*The Rapid Response Mechanism is a population displacement watch, monitoring and warning system based on a network of informers throughout the Lake Chad Province. It provides rapid assistance to displaced people within three months of their displacement.
Of the refugees and returnees crossing the border, 83% are women and children, who are particularly vulnerable in situations of displacement such as this. According to Project 211’s Dashboard Monitoring of 27 September 2023, 13% of the refugees questioned said they had been physically attacked during their displacement to Chad, and 39% did not feel safe in the streets because of the risk of exposure to gender-based violence (GBV). Thanks to support from the Start Fund, ADRAH has organised awareness-raising sessions on cross-cutting protection and the risks of GBV, reaching more than 3,500 people and helping to identify and support more than 300 victims of protection incidents.
In order to create synergies between its various projects and to offer a global and coherent response to the crisis in the East, Acted has continued to work with ADRAH thanks to the support of the European Union, particularly for protection activities. As a result, ADRAH has been able to scale up its activities by opening four psychosocial listening centres to welcome victims in a safe and secure place, take the time to treat their case and refer them to other health centres or mental health services if necessary.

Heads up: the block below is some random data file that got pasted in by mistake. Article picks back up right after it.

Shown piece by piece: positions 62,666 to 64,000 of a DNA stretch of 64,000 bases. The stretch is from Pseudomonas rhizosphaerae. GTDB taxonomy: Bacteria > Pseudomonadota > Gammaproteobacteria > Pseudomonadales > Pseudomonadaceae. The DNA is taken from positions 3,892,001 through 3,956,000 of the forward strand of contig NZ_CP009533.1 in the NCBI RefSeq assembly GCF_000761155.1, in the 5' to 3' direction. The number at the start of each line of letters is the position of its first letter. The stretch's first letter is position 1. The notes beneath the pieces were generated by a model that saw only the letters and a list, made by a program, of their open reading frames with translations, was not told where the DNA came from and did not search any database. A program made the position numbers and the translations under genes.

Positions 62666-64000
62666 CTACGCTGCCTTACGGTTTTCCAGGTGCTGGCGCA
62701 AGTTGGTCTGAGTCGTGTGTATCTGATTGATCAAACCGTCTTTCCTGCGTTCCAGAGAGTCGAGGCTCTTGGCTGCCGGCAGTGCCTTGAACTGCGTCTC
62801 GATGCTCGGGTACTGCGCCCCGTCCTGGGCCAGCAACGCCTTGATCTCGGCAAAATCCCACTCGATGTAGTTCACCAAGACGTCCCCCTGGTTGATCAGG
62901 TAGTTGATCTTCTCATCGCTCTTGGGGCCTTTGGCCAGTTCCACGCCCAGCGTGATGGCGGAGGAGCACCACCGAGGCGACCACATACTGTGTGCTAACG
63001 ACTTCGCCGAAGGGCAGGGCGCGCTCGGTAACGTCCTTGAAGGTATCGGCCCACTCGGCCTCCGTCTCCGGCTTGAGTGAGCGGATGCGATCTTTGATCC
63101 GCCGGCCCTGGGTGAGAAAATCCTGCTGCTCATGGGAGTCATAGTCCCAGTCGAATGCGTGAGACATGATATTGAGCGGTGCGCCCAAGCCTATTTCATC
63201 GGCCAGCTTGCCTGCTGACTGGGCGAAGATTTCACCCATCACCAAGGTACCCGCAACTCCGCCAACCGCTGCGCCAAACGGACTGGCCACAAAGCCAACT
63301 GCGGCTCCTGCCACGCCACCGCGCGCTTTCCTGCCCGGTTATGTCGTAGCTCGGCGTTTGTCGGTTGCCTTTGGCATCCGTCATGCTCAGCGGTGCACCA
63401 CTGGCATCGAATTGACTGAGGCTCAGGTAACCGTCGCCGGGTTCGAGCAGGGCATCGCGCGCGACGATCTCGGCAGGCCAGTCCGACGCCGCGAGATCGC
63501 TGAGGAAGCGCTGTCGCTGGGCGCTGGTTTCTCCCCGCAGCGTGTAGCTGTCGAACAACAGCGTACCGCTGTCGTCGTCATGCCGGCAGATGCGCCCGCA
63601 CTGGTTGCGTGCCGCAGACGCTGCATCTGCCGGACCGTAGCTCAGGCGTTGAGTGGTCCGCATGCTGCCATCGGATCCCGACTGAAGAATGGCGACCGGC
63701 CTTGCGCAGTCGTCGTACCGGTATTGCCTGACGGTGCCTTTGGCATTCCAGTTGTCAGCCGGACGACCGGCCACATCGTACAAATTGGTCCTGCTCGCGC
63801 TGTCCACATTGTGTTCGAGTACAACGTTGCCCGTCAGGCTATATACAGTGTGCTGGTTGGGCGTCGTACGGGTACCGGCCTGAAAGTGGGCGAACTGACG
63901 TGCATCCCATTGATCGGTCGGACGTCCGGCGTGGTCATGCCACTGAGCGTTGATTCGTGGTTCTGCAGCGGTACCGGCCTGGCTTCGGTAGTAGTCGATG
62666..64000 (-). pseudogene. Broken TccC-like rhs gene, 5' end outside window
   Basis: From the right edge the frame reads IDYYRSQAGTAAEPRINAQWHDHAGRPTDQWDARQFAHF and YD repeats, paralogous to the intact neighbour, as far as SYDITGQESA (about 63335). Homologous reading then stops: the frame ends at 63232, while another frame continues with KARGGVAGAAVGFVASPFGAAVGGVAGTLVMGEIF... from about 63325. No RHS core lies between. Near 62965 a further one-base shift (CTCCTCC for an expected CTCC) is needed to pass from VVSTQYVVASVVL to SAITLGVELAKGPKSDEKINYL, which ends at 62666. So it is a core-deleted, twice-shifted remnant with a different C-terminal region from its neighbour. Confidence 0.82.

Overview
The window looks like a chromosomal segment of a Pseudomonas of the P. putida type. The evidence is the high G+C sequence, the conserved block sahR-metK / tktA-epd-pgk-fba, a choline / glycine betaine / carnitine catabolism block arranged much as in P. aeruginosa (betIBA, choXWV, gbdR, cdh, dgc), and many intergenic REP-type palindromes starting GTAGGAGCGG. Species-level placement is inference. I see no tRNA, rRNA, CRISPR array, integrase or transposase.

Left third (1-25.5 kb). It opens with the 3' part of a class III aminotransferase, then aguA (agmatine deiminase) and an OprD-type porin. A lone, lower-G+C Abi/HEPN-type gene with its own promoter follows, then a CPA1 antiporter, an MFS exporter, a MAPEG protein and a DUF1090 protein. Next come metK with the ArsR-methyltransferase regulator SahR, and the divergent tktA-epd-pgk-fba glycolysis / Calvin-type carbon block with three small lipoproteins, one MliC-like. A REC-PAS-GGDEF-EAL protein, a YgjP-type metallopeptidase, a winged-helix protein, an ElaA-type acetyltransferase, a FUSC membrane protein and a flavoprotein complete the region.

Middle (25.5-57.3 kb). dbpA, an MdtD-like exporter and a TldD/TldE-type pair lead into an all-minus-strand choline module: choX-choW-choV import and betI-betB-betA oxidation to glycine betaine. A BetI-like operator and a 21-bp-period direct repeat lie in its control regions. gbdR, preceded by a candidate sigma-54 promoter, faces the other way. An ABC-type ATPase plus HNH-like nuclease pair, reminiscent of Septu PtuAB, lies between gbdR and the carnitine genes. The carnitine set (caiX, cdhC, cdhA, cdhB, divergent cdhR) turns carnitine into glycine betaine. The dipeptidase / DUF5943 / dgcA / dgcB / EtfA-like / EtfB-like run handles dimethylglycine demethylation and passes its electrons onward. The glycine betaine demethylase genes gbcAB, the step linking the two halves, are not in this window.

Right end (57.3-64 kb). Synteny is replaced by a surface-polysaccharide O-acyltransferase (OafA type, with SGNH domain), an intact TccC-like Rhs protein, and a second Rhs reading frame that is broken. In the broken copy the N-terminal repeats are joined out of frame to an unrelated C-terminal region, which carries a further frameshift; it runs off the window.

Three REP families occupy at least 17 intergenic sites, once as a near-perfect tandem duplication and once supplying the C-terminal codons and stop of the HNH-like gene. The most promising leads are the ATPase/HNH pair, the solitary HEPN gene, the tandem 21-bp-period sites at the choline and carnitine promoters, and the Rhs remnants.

Some protection incidents can also be alerted through the Complaints Management Mechanism (CMM) set up by Acted at each of its intervention sites. This system is based on various tools and means of communication such as a complaints box, a toll-free number, or the possibility of speaking directly to dedicated Acted staff, in order to take into account all vulnerabilities and cultural differences and make the mechanism accessible to everyone.